Growing and Saving the Seed of Salvia (Sage)
Latin name Salvia viridis is an annual flower that produces masses of color, making it a perfect landscape plant.
Native from the Mediterranean to Iran. Long grown as a medicinal herb. An infusion of the leaves has historically been used to treat sore gums.
- Beds, borders, containers, cottage garden, cut flower garden, pollinator garden
- Visited by a range of bees, butterflies, hummingbirds
- Deer resistant
- Seeds germinate in 7-14 days.
- Start seeds indoor 10-12 weeks before last frost. Press seeds gently into soil but do not cover, as light aids germination.
- Ideal germination temperature is 65-75 F.
- Prefers full sun to part shade.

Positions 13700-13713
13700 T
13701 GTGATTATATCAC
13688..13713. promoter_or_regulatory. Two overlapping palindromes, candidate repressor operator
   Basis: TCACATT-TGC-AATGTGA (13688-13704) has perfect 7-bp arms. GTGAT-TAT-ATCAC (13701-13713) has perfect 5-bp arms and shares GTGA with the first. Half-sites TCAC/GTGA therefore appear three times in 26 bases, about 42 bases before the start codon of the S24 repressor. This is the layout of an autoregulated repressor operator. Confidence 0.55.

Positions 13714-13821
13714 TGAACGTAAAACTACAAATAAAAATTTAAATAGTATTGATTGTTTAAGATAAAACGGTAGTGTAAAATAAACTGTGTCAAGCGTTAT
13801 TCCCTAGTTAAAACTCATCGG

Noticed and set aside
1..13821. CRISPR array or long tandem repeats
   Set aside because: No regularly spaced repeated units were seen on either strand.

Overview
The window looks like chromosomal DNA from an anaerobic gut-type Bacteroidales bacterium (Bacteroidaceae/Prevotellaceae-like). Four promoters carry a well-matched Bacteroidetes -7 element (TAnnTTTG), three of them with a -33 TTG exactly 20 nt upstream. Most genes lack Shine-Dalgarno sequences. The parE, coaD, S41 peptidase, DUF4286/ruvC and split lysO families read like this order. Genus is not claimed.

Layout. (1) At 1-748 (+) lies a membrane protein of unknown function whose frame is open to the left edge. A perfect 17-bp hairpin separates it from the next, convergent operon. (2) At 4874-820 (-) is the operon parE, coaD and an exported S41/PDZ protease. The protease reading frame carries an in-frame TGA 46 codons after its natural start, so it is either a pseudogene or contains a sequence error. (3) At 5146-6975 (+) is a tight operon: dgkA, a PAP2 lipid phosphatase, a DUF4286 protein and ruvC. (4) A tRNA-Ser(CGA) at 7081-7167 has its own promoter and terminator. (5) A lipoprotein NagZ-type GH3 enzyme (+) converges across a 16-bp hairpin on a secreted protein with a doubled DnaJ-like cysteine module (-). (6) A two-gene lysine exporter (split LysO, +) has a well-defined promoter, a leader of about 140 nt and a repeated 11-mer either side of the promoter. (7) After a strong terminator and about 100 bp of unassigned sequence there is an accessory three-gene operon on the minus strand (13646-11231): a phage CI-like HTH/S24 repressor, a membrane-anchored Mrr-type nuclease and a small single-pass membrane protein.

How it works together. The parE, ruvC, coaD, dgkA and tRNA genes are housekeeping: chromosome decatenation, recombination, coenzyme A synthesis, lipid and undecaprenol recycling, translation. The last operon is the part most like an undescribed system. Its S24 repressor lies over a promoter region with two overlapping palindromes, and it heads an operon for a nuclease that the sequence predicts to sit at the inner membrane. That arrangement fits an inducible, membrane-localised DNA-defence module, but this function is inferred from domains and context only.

- Provide well-drained soil; plants do not like excessive moisture.
- Space plants 12-18 inches apart.
- Molds and mildews can be a result of poorly drained soil and water on foliage. To prevent this, provide well-drained, dry soil.
- If slugs are an issue, be sure to sprinkle diatomaceous earth or crushed eggshells around the base of the plant.
- Salvia readily self seeds in the garden, but you can also save seeds.
- Several nutlets are borne at the base of flowers. Each nutlet contains a single seed.
- Allow nutlets to dry, and harvest them before they drop to the ground.